K. took off this morning for south Arkansas to celebrate Memorial Day with his family, but I stayed behind to get some things together in the house before our upcoming mini road trip. I was also a bit worn out from Saturday.
Yesterday, we explored the bootheel of Missouri after my student told us about the annual Memorial Day 100 Mile Yard Sale. A quick run for my second iced coffee at McDonald’s and Marc Maron’s podcast as we craned our necks, searching between parked cars, trying to decide if this house is worth stopping. I’m looking for evidence of old people in the yard because they generally have more interesting shit. Do I see any lawn ornaments, faded pink flamingos? I debate and fret over turning around at the sight of a cow skull propped against a card table. K. and I are in and out of the car. I’m finding a rhythm and enjoyment to exiting the passenger side on the steep side of the highway, a few running steps down and a hop across the ditch to the other side. The small stretch it takes to leap over the stagnant puddles feels freeing.
Summer finally hit us yesterday somewhere in a yard in Kennett. It crept in with the familiar boiling southern humidity. In between the crates of VHS tapes and the piles of old Avon bottles, I am swatting flies and haphazardly sorting ancient potholders. I like the risk of a yard sale. I like the hunt for something salvageable. I like how more often than not, I am happy just eyeballing people’s crap they’ve spent all morning dragging out and heaping into cardboard boxes under their carport. It’s the voyeuristic scribbler in me, always looking for a story even when I’m too lazy to write it the older I get. I like working it out in my head as I dig through costume jewelry. I am content walking through a stranger’s front yard, my feet sinking softly into the ground and the smell of CK One as I listen to people haggle. And then, there is summer. Welcome back, old friend.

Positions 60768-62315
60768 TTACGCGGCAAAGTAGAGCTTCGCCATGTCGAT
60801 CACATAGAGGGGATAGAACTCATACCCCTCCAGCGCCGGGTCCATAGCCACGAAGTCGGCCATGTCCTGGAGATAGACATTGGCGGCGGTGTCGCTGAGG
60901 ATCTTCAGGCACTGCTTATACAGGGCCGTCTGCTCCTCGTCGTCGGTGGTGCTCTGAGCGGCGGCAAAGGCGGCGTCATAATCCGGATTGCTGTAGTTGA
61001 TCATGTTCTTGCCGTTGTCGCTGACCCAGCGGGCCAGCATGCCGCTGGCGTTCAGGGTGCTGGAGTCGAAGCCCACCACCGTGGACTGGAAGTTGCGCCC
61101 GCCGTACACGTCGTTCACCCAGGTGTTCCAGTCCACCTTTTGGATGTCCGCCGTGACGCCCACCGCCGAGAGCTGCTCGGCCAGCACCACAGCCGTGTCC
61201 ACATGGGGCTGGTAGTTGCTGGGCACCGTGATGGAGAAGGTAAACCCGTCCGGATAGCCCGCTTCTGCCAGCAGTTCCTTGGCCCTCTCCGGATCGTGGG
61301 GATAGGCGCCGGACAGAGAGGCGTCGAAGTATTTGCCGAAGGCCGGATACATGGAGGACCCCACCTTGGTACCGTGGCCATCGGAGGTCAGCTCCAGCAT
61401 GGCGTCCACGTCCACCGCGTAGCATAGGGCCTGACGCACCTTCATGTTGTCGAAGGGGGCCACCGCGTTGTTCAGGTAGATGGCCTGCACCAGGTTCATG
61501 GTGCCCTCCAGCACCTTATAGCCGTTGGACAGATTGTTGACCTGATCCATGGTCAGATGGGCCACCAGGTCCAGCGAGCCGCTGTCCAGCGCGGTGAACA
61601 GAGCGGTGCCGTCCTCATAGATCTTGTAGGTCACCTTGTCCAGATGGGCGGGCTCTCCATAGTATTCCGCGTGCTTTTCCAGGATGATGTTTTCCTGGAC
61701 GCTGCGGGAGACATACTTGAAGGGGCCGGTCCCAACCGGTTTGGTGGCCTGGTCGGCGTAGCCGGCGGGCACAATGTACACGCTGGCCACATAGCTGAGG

Summer is something. It makes me restless, and it feels like being young forever. Last year, I exorcised the familiar itch by walking, and as my body became adjusted more and more, jogging. I’ve spent the winter gaining weight because I am prone to hibernating and depression, but it’s time to get back. I’ve never been one for working out in a gym. I prefer to push myself outside until I’m a little shaky and my anxiety convinces me I’m about to have a heat stroke. I like to hit that wall and keeping going. I like sitting sweaty under the ceiling fan and guzzling water until I get chills. I like turning up the music to the highest volume and pushing through the awkward early steps until everything feels automatic. I’m reminding myself of that feeling lately, and I think I’ll try again.
Last summer’s freckles, I’m coming for you again.
Here’s an ear worm to send you off.